“Our foraging ancestors,” write Hewlett and colleagues, “evolved a novel social structure that emphasized bilateral kin associations, frequent brother-sister affiliation, important affinal [related by marriage] alliances, and co-residence with many unrelated individuals. How this social structure evolved, and how it in turn affected cooperation and cultural capacity—and the role of language in all these features—are key to understanding the emergence of human uniqueness.”

In addition, hunter-gatherers “often show extensive cooperation among members of a residential unit in ways not paralleled by any other primate. This includes band-wide food sharing; high levels of allomaternal child care; daily cooperative food acquisition, construction, and maintenance of living spaces and transportation of children and possessions; and provisioning of public goods on a daily basis.”

When a hunt is successful, a family will share nearly all of the meat with the rest of the camp.

Biological success “appears to be based on both cooperation with non-kin and exceptional reliance on cultural transmission, yet critical questions remain about why these traits emerged in humans but not other animals.”

In spite of such cooperative care and the physical immediacy and intimacy, children are not the center of attention in Aka culture. Adults will not interrupt their interaction or activity to tend to a child’s demands.

Also, Aka children develop as completely independent and autonomous. By three or four, an Aka child can cook a meal over a fire, use sharp knives and axes, and trap small game. By ten, he or she can survive on their own in the forest.

The Aka believe, says Hewlett, that telling your children what to do all the time is inconsistent with the value they place on respecting autonomy. The autonomy allowed an Aka child can be unsettling to an outsider. Hewlett reports toddlers playing with knives and machetes, ignored by their parents. Camp residents will, however, gently guide a child away from a fire or other immediate danger.

Autonomy is a core value among the Aka, says Hewlett. A curious side to this value, however, is that Aka children are not socialized to respect elders, respect and deference giving way to intergenerational equality.

Whatever the reason, it is interesting that Aka teenagers undergo no identity crisis—they know who they are and do not have issues about their future. There are no surly or rebellious Aka teens.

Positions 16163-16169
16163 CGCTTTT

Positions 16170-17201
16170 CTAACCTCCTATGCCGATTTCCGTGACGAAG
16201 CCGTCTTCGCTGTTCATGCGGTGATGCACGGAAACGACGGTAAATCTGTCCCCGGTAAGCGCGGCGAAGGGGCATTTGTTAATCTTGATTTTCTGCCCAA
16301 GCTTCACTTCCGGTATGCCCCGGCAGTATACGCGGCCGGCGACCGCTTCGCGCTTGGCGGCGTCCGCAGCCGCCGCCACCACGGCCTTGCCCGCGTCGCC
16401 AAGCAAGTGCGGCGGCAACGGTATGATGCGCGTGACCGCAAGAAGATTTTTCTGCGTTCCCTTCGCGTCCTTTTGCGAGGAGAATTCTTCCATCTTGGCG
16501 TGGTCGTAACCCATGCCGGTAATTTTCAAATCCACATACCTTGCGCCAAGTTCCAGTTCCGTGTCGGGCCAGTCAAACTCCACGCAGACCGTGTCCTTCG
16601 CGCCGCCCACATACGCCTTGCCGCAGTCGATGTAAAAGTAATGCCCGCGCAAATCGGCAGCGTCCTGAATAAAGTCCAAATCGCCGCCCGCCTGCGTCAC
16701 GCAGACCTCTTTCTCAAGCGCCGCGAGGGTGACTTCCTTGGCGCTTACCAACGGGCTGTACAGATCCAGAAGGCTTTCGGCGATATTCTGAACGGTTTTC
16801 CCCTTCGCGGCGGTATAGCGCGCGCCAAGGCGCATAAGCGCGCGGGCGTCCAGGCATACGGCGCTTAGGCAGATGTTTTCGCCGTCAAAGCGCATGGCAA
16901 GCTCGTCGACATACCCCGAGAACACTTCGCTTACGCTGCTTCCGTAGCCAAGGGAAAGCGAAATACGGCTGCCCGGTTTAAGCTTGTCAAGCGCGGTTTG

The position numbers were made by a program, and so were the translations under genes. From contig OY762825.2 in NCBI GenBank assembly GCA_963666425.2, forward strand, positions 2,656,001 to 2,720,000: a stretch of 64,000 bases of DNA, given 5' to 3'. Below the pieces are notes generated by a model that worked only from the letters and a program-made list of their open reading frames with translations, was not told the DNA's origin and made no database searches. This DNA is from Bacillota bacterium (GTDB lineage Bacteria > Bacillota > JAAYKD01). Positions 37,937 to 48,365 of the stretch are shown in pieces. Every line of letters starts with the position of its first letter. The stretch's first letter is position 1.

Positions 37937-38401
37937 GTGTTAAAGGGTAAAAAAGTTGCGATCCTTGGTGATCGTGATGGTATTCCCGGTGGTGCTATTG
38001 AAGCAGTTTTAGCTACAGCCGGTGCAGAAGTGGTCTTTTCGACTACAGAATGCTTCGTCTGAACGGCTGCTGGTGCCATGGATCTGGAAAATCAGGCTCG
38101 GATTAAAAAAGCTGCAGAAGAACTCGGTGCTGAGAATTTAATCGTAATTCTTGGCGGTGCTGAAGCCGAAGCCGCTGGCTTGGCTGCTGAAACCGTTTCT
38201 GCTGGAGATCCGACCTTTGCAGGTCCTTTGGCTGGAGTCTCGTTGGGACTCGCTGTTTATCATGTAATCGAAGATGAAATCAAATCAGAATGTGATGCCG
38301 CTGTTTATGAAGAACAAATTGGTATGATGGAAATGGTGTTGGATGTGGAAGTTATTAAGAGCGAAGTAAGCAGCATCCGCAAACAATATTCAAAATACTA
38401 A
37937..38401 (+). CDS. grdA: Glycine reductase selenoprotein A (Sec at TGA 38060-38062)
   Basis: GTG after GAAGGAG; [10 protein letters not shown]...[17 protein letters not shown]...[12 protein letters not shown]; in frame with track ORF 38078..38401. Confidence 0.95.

“Everybody knows what you’re like by the time you’re a teenager,” says Hewlett. “They don’t have to act out.”

Aka children spend their entire day with the same social group. In the United States, on the other hand, a child will change social groups throughout the day, from daycare to school to soccer.

Aka teens do have reputation building to consider, says Hewlett. They want to be seen as good workers. But that’s not trying to establish their identity.


Hewlett is currently most interested in what he calls “social learning,” or how individuals learn from others. Interestingly, for such a fundamental process, not a lot is known.

“There are more books on chimpanzee social learning” than on hunter-gatherer social learning.

A recent paper by Hewlett covered various aspects of social learning. First, are parents primarily responsible for transmission of culture, or peers? How does the combination vary amongst cultures, and what is the predominant means among hunter-gatherers?

With the Aka, Hewlett is realizing, early learning is primarily vertical, but with lots of horizontal.

“That’s why they place the kids facing out on their lap when holding them in camp.” We of the West generally hold our children facing us.

The same paper has been cited extensively, because it has always been thought that hunter-gatherers wouldn’t employ teaching. There is an academic faction, in fact, amongst social anthropologists, that denies teaching even exists in any small-scale cultures, especially hunter-gatherers.

Hewlett picks up a book from a nearby shelf, leafs through it, and shows me a couple of chapter titles: “Infants not seen as learners” and “Absence of teaching.”

We might just need a better definition, says a bemused Hewlett.